Today, when Granny wants to talk to her grandsons in Toronto and in California, she goes to their Facebook pages, clicks on the camera icon and a minute or two later is having a face to face conversation with them. She can talk with them as long as she wants to, all day if she wishes, and won’t be billed a single nickel for the call.
What a contrast with the time Granny was a teen living in a community about five miles from Wolfville. When she wanted to talk with a friend that lived a kilometre or so down the road, she went to a big boxlike telephone that was on the wall in her kitchen; to call she turned a handle on the side of the phone, cranked out a pre-arranged combination of short and long rings, hoping her friend would answer and others connected to the line wouldn’t listen in. If she wanted to call Kentville or Wolfville, or any other nearby community, she had to push a button on the side of the telephone, then crank the handled to connect with an operator who would put the call through. Granny’s parents were then billed for a long distance call, which could be anywhere from 20 to 50 cents.
Granny’s parents were on a private line, or what was better known as a mutual or party line. As Granny recalls, there were no more than seven or eight other households she could reach without connecting with an operator. This was in the early 1940s; while telephones had been around for decades and decades, they were still relatively new at this time in many rural communities, in villages such as Canning and Port Williams and in towns like Wolfville, Berwick and Kentville.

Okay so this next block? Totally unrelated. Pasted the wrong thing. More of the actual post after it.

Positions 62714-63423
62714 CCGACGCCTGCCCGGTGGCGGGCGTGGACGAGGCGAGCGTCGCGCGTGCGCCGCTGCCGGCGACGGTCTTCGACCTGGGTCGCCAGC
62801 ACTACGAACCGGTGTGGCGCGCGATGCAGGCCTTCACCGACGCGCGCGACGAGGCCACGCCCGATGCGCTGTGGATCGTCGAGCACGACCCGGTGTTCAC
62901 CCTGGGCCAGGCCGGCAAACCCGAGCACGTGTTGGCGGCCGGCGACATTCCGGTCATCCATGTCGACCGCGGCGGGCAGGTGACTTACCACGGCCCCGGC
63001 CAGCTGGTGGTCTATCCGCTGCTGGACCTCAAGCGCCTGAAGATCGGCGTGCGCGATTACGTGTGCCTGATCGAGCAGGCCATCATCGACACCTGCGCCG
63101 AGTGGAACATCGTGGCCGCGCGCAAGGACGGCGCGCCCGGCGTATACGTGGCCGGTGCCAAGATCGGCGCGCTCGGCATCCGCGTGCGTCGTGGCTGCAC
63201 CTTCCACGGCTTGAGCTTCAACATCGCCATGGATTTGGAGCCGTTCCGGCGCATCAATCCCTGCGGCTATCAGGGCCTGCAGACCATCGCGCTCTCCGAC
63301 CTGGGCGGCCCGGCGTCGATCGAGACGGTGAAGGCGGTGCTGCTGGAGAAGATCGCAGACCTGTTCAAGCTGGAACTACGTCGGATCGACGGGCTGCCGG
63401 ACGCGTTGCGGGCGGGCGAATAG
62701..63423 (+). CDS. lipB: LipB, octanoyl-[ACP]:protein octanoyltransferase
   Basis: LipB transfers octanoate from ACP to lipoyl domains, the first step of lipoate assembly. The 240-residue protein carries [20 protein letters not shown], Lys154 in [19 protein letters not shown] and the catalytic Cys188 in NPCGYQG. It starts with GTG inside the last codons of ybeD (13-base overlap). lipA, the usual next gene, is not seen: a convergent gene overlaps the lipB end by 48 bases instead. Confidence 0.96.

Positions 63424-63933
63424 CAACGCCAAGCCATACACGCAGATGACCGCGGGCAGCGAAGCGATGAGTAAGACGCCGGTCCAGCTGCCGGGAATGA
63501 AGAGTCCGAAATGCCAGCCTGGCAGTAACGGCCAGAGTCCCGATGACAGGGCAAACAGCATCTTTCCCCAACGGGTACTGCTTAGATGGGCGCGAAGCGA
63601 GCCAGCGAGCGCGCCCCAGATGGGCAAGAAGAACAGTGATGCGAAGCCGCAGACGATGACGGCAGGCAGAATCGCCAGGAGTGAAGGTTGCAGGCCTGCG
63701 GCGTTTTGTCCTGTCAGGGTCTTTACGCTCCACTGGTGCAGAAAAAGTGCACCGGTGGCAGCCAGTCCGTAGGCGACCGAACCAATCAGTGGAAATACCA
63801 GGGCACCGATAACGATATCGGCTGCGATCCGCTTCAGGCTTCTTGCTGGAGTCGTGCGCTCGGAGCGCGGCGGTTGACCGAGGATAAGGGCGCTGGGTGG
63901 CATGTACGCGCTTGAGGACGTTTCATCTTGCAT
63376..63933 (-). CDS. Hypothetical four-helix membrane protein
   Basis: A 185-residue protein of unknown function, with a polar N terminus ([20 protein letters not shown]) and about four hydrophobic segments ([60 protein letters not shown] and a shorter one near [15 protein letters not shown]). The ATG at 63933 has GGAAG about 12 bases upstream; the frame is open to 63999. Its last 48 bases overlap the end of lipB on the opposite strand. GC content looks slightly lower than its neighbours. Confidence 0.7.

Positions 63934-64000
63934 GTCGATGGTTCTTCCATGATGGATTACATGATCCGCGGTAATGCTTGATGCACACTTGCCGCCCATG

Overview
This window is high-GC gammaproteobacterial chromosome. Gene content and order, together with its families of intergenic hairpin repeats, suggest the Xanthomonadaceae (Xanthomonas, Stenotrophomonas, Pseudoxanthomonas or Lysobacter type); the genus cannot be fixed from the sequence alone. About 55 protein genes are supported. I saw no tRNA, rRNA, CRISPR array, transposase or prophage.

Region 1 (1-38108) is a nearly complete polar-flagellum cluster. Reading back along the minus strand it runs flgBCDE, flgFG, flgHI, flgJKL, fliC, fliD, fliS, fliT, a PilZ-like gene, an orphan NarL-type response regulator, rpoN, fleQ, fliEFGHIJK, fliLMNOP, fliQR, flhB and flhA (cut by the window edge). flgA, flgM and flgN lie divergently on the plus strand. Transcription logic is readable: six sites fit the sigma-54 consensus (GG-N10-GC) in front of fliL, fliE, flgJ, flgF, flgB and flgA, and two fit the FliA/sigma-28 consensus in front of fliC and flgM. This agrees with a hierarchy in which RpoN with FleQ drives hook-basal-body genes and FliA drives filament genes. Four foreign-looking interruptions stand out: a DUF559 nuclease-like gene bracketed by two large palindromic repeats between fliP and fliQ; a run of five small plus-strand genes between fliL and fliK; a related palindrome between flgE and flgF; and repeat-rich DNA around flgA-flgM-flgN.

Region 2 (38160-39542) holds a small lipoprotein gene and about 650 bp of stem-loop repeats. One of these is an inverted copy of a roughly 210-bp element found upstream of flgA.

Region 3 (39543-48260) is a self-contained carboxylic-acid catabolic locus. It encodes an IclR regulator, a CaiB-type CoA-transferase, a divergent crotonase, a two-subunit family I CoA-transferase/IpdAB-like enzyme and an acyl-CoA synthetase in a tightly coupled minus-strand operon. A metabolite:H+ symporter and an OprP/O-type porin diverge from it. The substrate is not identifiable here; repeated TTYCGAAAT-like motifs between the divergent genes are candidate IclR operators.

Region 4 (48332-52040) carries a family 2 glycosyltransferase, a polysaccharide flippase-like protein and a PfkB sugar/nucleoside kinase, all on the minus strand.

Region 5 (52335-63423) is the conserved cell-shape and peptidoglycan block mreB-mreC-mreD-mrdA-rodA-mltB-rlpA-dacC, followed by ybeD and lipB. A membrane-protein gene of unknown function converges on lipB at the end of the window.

In fact, at the time Granny started using the telephone for the first time, there were private telephone companies in many of the larger communities in Kings and Hants County. At first, most of these companies were connected to the Valley Telephone Company and eventually to the much larger Nova Scotia Telephone Company.
While there were central agencies, such as the Valley and the Nova Scotia Telephone Company, the onus to connect to them was on the community. Private telephone companies often were set up, some with less than a dozen subscribers. In Granny’s community, for example, the residents purchased the wiring, cut and set up their own poles, strung the lines and connected eventually to an agency with headquarters in nearby towns. This was a common practice in many communities if they hankered for communication with the outside world – the “outside” often being towns you reached only by horse and wagon and by walking.
Between 1905 and as recently as 1960, for example, private telephone companies existed in Kings County communities such as Scots Bay, South Alton, Blue Mountain, Blomidon, Canaan, White Rock, Sheffield Mills, Waterville, and Welsford. There was a similar scenario in Hants County. In the late 19th century the Hants & Halifax Telephone Company, operating out of Windsor, allowed private phone companies that were set up in outlying communities to hook up with them. But first these community companies had to establish and maintain their own lines, and at their own expense.